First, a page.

Iraqi top court says it cannot dissolve parliament as deadlock continues

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Iraq’s top court ruled on Wednesday that it cannot dissolve parliament, a key demand by powerful cleric Moqtada al-Sadr and his millions of supporters and a major sticking point in the power struggle. that sparked bloody clashes in Baghdad last month.

The Federal Supreme Court said in a statement that parliament should be dissolved if it is deemed not to have fulfilled its obligations.

The Iraqi Parliament is a powerful body that elects the president and prime minister and must pass all laws.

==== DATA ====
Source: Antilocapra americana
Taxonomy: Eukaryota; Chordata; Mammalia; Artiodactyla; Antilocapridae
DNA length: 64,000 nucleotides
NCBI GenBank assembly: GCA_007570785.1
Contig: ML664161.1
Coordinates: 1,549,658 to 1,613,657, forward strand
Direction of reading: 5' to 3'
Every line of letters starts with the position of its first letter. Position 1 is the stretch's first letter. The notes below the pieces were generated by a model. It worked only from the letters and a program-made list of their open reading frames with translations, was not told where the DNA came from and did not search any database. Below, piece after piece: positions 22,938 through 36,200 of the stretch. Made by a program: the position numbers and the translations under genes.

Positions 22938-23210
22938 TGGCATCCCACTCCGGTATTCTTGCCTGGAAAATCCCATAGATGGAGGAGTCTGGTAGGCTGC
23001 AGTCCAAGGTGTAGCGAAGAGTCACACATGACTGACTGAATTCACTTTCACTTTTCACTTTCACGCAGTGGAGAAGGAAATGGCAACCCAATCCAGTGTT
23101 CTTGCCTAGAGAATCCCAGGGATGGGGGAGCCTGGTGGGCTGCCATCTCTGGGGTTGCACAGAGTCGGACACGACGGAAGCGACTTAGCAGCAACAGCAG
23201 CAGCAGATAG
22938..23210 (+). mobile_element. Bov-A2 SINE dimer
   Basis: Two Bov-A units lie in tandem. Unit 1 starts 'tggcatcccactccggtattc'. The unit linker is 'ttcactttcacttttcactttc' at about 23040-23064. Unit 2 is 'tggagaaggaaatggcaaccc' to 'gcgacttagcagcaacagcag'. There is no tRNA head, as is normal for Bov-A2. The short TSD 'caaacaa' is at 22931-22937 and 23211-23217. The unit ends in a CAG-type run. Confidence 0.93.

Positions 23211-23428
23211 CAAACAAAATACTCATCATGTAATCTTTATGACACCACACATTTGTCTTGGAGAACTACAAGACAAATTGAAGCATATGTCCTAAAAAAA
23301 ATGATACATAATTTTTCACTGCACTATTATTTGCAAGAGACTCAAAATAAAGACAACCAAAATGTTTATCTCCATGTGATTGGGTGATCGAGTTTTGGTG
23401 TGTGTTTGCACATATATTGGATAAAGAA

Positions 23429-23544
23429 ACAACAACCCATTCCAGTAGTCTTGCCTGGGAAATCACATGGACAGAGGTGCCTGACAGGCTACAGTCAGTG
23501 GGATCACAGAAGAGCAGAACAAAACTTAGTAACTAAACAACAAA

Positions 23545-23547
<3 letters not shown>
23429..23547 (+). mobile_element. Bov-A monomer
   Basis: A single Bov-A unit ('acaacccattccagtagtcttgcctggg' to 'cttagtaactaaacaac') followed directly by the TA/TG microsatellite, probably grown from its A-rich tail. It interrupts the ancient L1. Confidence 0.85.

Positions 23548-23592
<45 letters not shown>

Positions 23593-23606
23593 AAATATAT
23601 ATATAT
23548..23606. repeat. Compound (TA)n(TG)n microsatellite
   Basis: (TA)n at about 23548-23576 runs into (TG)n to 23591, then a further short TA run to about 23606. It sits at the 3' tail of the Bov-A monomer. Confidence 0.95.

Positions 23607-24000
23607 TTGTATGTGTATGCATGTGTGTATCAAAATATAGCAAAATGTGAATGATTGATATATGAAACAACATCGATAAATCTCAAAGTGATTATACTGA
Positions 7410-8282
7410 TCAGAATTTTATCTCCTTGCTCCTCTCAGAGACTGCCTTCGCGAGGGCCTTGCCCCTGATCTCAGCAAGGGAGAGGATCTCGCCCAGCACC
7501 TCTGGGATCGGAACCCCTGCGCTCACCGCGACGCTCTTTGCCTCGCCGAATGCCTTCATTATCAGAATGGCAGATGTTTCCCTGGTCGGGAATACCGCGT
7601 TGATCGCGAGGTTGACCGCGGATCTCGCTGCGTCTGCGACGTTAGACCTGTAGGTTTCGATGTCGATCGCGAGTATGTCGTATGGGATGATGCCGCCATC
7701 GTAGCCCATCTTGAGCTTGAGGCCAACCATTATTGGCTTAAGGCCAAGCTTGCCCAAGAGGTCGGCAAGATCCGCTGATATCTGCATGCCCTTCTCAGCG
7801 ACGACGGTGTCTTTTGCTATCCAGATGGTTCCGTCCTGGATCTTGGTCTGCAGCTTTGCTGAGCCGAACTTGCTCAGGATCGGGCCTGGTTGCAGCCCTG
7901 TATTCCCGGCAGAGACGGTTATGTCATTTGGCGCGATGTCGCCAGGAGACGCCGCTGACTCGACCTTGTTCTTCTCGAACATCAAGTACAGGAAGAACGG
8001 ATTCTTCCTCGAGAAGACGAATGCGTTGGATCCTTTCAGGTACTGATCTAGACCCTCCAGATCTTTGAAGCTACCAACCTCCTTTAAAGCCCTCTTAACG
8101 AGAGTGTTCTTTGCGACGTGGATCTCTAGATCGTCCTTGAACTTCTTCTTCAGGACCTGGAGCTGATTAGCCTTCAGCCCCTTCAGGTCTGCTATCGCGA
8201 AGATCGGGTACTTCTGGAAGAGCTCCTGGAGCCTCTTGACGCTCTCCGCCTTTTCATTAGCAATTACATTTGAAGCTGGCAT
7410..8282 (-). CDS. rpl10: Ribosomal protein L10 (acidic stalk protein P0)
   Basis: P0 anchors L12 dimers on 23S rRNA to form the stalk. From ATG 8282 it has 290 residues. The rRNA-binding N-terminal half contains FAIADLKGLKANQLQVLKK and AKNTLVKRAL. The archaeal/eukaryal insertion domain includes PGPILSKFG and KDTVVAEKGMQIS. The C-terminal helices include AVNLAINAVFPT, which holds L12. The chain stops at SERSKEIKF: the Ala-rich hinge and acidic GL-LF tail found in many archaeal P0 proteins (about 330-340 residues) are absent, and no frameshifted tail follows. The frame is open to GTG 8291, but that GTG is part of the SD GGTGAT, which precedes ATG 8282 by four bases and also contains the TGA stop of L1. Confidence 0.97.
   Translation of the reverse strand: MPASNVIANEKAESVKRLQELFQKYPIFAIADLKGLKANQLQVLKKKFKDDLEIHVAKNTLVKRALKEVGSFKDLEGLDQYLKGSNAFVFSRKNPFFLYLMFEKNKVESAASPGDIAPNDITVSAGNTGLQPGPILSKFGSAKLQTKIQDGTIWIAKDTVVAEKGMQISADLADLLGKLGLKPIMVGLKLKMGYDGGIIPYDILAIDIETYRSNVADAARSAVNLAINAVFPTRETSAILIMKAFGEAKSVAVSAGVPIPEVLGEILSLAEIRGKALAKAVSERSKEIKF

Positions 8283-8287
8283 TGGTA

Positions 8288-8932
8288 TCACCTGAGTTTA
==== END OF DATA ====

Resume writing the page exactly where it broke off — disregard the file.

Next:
A political crisis in Iraq that began after elections in October brought violence to the streets with the worst clashes the country has seen in years.

Armed Sadr supporters exchanged machine-gun and rocket fire with government forces and Iranian-backed militant groups in late August after Sadr abandoned politics and let protesters storm government buildings.

Sadr was the biggest winner of the October vote, but in June he withdrew all his lawmakers, almost a quarter of parliament, and resorted to fueling street protests after his movement failed to form a government.

The cleric’s opponents, mostly Iranian-backed parties with armed wings, have tried but also failed to form a government in the face of protests and unrest.

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